07/2010: University Heights Science Park (UHSP) has sought several times to obtain the approval to level most of the surviving structure from the City’s Landmarks and Historic Preservation Commission or from the NJ HPO and has failed. On September 29, the City of Newark’s Landmarks and Historic Preservation Commission unanimously denied an application by University Heights Science Park to demolish the remaining structures on the site, based largely on the fact that although the Science Park is overseeing a redevelopment plan for the area, they have failed to release any specific plans for use/redevelopment of the Essex County Jail Site. As this time, the property remains vacant and continues to deteriorate. UHSP is a collaborative venture between Newark’s higher education institutions, the City and Community of Newark, and private industry. It is designed as a 50-acre mixed-use, science and technology park in the city’s Central Ward, adjacent to the Park’s four higher education sponsors: NJIT, Rutgers University at Newark, UMDNJ, and Essex County College.
3/2011: The City of Newark has secured a $50,000 New Jersey Historic Trust grant for the Essex County Jail. The grant will help fund the preparation of a study to determine existing conditions and potential for reuse of the buildings. The project will develop a definitive reuse plan that is satisfactory to the various stakeholders in the property.
The Essex County Jail is the oldest public building in Essex County, and one of the oldest structures in the city of Newark. Its first sections were designed in 1837 by John Haviland, in his day, one of the most important architects of public buildings, particularly prisons and penitentiaries.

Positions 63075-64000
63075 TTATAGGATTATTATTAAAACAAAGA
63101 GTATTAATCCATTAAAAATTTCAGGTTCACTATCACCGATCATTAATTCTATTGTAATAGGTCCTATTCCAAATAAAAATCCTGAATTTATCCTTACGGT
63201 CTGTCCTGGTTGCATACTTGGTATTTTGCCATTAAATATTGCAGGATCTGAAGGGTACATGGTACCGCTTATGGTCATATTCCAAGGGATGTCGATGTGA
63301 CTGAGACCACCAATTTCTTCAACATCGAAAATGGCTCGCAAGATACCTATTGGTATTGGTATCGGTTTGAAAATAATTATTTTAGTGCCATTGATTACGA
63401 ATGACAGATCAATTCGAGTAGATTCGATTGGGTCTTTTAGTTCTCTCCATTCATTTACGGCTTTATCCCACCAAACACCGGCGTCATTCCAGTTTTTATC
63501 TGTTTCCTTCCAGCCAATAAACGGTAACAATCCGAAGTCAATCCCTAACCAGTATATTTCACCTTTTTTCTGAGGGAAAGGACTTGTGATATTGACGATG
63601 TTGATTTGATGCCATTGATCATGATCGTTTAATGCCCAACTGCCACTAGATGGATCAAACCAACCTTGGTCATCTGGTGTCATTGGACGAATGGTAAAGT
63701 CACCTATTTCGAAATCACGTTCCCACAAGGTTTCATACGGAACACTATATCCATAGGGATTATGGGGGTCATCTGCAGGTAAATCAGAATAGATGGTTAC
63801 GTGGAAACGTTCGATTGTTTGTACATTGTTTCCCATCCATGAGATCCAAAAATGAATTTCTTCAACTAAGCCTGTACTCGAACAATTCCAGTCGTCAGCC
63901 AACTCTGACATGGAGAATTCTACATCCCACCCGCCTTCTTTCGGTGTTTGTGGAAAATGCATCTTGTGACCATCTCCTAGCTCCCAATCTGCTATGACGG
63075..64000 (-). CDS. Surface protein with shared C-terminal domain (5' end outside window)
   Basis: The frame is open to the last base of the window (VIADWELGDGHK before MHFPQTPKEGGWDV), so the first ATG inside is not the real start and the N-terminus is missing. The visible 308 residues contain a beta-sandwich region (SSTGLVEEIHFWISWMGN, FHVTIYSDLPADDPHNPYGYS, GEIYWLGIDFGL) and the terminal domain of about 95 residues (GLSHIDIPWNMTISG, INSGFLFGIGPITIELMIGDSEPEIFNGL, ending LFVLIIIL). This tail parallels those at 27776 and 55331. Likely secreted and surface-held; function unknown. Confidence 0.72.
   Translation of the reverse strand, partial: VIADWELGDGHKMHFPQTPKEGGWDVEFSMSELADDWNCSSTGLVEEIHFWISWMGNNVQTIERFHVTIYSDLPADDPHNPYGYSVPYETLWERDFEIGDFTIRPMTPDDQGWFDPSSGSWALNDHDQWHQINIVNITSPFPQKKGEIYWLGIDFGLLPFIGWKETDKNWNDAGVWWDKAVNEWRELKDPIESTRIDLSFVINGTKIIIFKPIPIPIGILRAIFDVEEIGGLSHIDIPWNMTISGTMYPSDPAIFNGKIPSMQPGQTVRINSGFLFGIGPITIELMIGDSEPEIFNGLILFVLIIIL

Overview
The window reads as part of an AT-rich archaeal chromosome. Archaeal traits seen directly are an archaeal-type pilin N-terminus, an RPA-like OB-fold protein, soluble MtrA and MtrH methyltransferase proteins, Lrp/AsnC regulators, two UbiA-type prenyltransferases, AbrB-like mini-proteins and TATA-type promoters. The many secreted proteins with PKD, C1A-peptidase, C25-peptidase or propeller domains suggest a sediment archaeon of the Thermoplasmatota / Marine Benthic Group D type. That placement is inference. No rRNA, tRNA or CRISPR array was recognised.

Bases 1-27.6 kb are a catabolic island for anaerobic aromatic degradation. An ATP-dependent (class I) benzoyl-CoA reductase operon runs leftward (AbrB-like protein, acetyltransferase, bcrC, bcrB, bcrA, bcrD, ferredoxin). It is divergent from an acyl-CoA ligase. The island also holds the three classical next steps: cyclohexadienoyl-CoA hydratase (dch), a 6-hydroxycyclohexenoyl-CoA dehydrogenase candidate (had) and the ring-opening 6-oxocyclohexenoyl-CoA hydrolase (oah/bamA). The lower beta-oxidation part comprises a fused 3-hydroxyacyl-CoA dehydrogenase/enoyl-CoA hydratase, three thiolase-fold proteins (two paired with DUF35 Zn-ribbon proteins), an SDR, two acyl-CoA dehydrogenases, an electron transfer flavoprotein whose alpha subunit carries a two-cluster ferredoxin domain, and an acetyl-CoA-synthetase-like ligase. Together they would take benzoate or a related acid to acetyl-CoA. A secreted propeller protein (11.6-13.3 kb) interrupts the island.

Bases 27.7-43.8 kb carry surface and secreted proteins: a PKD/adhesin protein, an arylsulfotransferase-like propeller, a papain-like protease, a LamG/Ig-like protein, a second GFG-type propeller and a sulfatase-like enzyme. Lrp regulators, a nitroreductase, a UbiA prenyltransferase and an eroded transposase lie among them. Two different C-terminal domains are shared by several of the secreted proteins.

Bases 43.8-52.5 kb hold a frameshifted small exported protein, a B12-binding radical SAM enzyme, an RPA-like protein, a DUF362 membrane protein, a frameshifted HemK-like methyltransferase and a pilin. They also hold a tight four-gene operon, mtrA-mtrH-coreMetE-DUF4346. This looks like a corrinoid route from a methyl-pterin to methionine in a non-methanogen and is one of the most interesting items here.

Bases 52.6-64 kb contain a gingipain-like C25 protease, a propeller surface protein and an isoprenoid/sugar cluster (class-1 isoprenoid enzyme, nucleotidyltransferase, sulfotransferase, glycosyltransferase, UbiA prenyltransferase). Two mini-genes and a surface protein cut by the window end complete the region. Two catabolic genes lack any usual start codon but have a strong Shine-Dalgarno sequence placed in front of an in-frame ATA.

The Haviland portion consists of the warden’s house, the east wing, and a twelve-foot-high wall, all made of stone. They are good examples of the classical proportions and simple geometric forms of Greek Revival architecture. In addition to the 1830s buildings, eight additions were made to the jail between 1890 and 1909, including the “women’s wing,” the warden’s office, a power plant, a hospital, a laundry, and cell blocks. These later brick buildings complement the original buildings.
The ten-building jail complex, which occupies 1.52 acres and an entire city block, continued in operation until 1970. It has been completely unused since 1989. In 2000, the City of Newark purchased the building. Unfortunately, a portion was demolished after a fire in the summer of 2001. While there has been much damage and deterioration, the exterior of the warden’s house — which is the main focus of the prison exterior, the exterior of the east wing, and large portions of the original wall remain intact.
Abandoned jails and prisons elsewhere in the county have been preserved and put to new uses. We urge the city and the University Heights Science Park (a consortium of the major institutions of higher learning in Newark) to explore ways to reuse this nationally significant architectural treasure.
The building continues to deteriorate and part of the roof of the old warden’s house has collapsed. Fencing around the complex has been largely ineffective in preventing intrusions.
Douglas Eldridge, Newark Preservation and Landmarks Committee
P.O. Box 1066
Newark, NJ 07101